Even so, UNC’s CO2 emission rate of 792 pounds per megawatt hour is 27% higher than the average of power plants feeding the local electric grid, according to analysis of 2020 EIA data. And its CO2 ranked near the top third of the worst rates posted by campus plants reviewed.

Chapel Hill resident Lillie Vanderhall has lived in the shadow of the UNC power plant for 13 years. She said smoke and odors from the facility irritate her bronchitis and sinus problems when she sits on her porch with her little dog, October.

“It just stinks,” Vanderhall said. “You can’t hardly catch your breath sometimes.”

UNC declined to comment.

Over the past five years, meanwhile, the university built a new $100-million athletic center and renovated the home of the school’s music department for $15 million. UNC raises around half a billion dollars annually to spend on programs and projects and to supplement its endowment, according to its fundraising reports.

“Donors like to get their names on buildings rather than the scrubbers on power plants,” said Julian Dautremont, director of programs at the Association for the Advancement of Sustainability in Higher Education. That organization advocates for universities to lead on environmental issues.

UNC declined to comment on its spending priorities. The university has pledged to reach net-zero greenhouse gas emissions by 2040. It has undertaken other environmental efforts on campus, including adding electric buses to its fleet, making buildings more energy efficient and offering a “sustainable enterprise” concentration of study at its business school.

UNC’s power plant poses environmental risks beyond carbon emissions. Burning coal produces ash that contains arsenic, mercury and cadmium. These heavy metals can cause neurological problems and cancer in humans and can leach into drinking water, according to the EPA.

UNC pays trucks to haul its coal ash and other waste 60 miles north across the state line to South Boston, Virginia, a hamlet of 8,000 people. There it is dumped into an unlined pit, an average of 40 tons a day, according to the town manager. The rural community is about 60% Black and the median household income is $40,087, about half that of Chapel Hill, according to US Census data.

Municipalities that accept this waste typically do it for the revenue and often lack the means of properly monitoring and evaluating the risks, said Avner Vengosh, a professor of environmental quality at Duke University in Durham, North Carolina, who has researched coal ash disposal.

Operators of coal-fired power plants take “the environmental impact away from the users and put it in the rural and mostly Black” communities, Vengosh said. “That’s the sad thing.”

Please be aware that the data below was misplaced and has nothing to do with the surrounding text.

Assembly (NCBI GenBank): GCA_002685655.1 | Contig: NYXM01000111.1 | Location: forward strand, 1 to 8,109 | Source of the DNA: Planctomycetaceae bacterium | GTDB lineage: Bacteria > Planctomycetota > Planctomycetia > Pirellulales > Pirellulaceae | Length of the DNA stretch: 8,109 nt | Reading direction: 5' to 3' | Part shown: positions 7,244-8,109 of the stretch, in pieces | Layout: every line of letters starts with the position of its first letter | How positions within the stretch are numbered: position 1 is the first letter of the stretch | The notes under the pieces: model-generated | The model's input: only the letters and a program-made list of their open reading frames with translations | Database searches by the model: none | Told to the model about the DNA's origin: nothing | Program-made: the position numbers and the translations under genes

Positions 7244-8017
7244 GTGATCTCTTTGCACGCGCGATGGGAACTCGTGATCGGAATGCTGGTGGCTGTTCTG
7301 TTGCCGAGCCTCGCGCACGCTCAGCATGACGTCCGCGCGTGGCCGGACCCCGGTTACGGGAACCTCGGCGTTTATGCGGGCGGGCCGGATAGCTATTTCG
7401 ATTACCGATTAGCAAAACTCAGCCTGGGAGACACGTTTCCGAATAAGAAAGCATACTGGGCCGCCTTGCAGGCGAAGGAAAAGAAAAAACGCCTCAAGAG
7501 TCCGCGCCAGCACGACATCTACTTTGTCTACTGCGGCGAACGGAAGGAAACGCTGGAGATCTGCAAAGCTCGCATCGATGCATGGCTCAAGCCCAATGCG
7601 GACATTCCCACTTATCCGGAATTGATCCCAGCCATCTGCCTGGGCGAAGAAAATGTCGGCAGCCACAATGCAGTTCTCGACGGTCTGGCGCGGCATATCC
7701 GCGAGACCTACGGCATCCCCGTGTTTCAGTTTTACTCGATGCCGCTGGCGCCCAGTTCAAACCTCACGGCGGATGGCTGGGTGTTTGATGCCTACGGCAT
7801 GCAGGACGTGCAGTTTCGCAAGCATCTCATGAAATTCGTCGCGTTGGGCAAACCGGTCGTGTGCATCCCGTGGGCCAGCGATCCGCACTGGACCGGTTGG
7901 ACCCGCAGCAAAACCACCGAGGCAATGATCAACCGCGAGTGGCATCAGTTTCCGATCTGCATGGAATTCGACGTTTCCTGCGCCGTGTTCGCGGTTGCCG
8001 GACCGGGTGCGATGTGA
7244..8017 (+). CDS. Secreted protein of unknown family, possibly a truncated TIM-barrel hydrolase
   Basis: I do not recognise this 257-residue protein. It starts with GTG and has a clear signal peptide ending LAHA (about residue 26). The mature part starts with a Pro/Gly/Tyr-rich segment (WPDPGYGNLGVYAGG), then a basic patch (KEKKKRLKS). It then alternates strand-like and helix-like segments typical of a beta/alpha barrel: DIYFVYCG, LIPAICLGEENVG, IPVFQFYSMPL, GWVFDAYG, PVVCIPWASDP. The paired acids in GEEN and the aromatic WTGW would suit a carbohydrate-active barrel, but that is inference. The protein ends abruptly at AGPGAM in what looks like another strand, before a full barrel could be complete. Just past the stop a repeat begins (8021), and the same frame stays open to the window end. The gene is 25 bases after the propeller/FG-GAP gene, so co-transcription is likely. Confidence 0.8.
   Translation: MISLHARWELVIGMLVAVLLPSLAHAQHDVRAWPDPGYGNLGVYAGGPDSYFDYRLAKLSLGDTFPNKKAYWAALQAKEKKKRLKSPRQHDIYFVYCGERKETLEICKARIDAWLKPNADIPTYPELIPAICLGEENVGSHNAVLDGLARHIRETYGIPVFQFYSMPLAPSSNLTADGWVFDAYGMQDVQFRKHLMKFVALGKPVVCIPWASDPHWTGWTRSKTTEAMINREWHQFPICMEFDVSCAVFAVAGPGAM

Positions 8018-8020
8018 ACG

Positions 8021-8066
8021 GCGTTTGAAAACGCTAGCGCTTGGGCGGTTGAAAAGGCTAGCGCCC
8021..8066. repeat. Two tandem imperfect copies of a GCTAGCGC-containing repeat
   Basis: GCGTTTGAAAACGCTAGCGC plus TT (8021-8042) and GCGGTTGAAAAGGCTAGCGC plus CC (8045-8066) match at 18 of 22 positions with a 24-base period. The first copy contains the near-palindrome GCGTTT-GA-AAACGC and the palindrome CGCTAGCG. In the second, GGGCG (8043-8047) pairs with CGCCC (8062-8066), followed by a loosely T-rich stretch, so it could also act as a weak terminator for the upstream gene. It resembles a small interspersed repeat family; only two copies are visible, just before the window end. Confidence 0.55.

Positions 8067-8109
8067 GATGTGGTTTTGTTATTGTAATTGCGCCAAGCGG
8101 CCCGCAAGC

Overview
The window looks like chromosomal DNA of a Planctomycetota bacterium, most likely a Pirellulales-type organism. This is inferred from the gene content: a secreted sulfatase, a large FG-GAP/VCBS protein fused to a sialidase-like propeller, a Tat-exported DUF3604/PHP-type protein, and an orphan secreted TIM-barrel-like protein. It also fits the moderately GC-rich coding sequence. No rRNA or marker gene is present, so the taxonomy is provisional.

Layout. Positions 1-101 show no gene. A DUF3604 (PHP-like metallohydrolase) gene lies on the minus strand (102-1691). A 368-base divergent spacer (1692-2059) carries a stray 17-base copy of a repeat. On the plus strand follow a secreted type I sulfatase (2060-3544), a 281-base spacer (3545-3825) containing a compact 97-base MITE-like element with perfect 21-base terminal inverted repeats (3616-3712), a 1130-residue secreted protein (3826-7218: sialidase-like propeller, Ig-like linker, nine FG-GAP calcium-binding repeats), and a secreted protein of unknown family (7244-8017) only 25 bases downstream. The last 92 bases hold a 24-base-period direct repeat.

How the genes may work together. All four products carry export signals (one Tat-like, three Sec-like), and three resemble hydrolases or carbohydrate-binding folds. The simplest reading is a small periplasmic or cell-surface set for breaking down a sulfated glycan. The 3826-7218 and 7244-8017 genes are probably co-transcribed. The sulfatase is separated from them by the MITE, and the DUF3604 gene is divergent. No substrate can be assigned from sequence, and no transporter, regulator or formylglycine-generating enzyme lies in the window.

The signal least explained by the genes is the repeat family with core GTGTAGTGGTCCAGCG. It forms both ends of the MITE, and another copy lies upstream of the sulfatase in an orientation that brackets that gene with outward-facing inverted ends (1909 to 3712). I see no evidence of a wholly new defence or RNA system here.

Thomas Raab, South Boston’s town manager, said the community’s disposal site is equipped with a groundwater monitoring system that has not detected heavy metals. South Boston gets about $30,000 a year from UNC for taking the coal ash, Raab said, depending on how much is produced.

“It’s not something we’re doing blindly and don’t understand what we’re doing,” Raab said.

Not-so-green Ivies

In New Hampshire, Dartmouth College last year announced steps it was taking to address a warming planet. The school said it would commit $400 million to advance teaching and research on climate issues. It said it was shrinking fossil fuel holdings in its endowment and vowed to reduce energy use on campus.

“We must aim higher and be more ambitious in our goals,” Dartmouth President Philip J. Hanlon said in a press release at the time.

Dartmouth continues to rely exclusively on burning fuel oil at its campus power plant. This heavy oil, known as No. 6 bunker fuel, contains a number of pollutants, including potential human carcinogens, leading some places to restrict its use. New York state, for example, has banned the use of bunker fuel for heating buildings effective July 2023.

Dartmouth’s facility, which dates to 1898, produces carbon dioxide at a rate of nearly 1,000 pounds per megawatt hour of energy generated. That’s nearly twice the average rate of power plants feeding the electric grid in surrounding New England, according to 2020 data from the EIA.

Dartmouth disputes the EIA’s methodology. The college calculates that its CO2 rate is slightly lower than that of the local grid, or about half the rate found for the college based on EIA data. The school said the agency underestimates its steam production, a key portion of its energy output, making its CO2 rate look artificially high.

The EIA’s Brown said the government stands behind its calculations. He said Dartmouth’s claim that its fuel oil-fired plant emits CO2 at rates lower than New England’s grid doesn’t add up because the region has a relatively clean grid, one supplied heavily by carbon-free nuclear power and renewable energy sources.

NOx is also a challenge for Dartmouth. The boilers in its plant average 30 years of age and lack modern pollution controls, according to the university’s state air permit. The facility this year emitted the pollutant at a rate nearly four times higher than the average among US power plants connected to the grid, according to EPA data and results from a Dartmouth emissions test conducted in February. Dartmouth does not dispute these figures.

Finding an alternative fuel source for its power plant has proved difficult. Dartmouth does not have easy access to cleaner-burning natural gas because there are few pipelines in New England. In 2020, the school dropped a $200 million-plus project to burn wood chips to heat most of its campus.

Environmental activists opposed the idea, saying the school would be substituting one carbon-intensive fuel for another.

The college said it’s working to boost energy efficiency on campus, exploring renewable alternatives and reacting to climate change with a rigor and commitment “to match the urgency of the situation.”

Harvard University is another Ivy League school that cites the urgency to fight climate change. Last year, President Lawrence Bacow said the school's endowment no longer had direct investments in fossil fuel exploration or development companies, and that it would not make such investments in the future "given the need to decarbonize the economy."